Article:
Doubters and Leapers

The following is only an excerpt of this sermon. The full sermon can be heard by clicking the audio link below.

John 20.19-31

Does anybody want to go to Hawaii?

Well, I’d like to take you, as Barney might say, in our imagination to the north shore of the island of Oahu. There is a bay there called Waimea Bay. Has anybody ever been there, Waimea Bay? If you go there in the winter, it’s best not to enter the water, because they have some of the wildest, largest surf on the planet there. But in the summer, the bay is actually pretty calm and you can scuba dive around there if you want. To one side of the bay is a big rock that extends out from the sand into the water. And they call it, “The Big Rock.” It is perfectly positioned with a steep face right over the water and it’s about 30 feet high. Does anybody know how high this ceiling is, to the tip of the ceiling? About 30 feet? So you would be standing there about at the top. Now in terms of cliff-diving it might not be the highest thing, but if you’re a little kid, or if you’re a little squeamish about heights, that’s a big rock.

It’s become a tradition to ignore the signs not to climb on the rocks and to make your way up to the top and to jump off into the water. Perhaps if you would visit with me in your imagination and would go up on the rock with me… now I want to ask you, are you someone who would just go up there and look and go “YEAH!!!!” and jump off and fly into the water, legs and arms flailing, or would you kind of inch your way up to the top and peer over and say, “Uh, you do it first.” Now which kind of person are you?

Somebody’s looking at their partner and saying, “No, you’re not! You’re the other kind!”

At the bottom is cool refreshing water, but you have to leap to reach it. This morning we gather here in this place, we climb a rock of a different sort, it is the Rock of Decision. At the bottom we see the cool refreshing waters of faith, but to get there, you have to take a leap. We don’t hurl our bodies off, at least not in the beginning (faith may involve that later), but initially, the leap of faith is one that involves our minds and our hearts and our very spirits.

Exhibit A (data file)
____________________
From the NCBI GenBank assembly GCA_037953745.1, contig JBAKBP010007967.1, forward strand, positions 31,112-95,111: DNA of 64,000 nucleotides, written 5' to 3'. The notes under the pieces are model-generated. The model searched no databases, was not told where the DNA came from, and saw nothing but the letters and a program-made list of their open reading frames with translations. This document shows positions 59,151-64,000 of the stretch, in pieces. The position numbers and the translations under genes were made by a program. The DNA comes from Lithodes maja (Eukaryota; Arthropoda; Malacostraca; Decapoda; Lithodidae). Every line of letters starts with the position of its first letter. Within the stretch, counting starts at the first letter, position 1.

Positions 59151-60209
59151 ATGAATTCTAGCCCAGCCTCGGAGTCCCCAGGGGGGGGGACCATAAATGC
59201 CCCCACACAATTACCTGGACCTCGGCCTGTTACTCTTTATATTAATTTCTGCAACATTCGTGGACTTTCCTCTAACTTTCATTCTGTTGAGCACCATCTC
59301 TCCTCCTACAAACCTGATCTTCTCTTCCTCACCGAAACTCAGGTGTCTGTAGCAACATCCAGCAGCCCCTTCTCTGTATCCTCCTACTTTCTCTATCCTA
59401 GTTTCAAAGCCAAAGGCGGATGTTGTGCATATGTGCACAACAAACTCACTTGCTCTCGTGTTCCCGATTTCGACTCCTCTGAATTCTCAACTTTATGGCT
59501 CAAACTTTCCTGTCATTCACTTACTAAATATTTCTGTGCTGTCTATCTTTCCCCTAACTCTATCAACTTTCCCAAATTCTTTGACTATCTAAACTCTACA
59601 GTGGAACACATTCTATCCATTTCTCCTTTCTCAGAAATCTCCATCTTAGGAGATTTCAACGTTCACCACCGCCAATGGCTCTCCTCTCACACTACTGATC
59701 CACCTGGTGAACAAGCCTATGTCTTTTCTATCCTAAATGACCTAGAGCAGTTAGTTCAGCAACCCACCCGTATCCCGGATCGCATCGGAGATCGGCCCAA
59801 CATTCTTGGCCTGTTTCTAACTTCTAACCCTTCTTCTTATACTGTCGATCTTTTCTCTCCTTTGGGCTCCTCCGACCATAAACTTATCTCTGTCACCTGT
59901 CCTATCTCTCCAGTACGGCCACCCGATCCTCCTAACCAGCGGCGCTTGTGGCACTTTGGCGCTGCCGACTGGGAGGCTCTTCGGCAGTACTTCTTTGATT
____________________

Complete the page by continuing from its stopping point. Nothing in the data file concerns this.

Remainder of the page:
When you sincerely leap, it shapes your core convictions. Not just the convictions that we utter for public consumption, you know the ones that we like to talk about when others are looking and listening. But it shapes the convictions that govern how we see things, that determine what we do, and what we say and what decisions we make with our money and our time and our talents. Folks, that Rock of Decision is The Big Rock. It shapes our life.

Now some go up and climb up that rock and make the leap with abandon. They jump off, legs flailing, “Yes, Jesus! I’m yours! Amen! Hallelujah!” Some make this leap hesitantly, inching up to the side, watching others go first. And then there are also some that wait at the top of the rock, just looking, thinking, wondering whether it’s really worth it at the bottom. Wondering whether there are any rocks that we can’t see down there that might break a leg or two. Maybe we can just climb down and wade in the water.

Well, that might be an option in Waimea, but not when it comes to faith. There comes a point when faith asks us to step out, to leap off, to give ourselves up to gravity and the water. We might not be sure about how deep it is, but others are doing it. How about us? When it comes to faith, are you a doubter or a leaper?

(To listen to the sermon in full, please click below)

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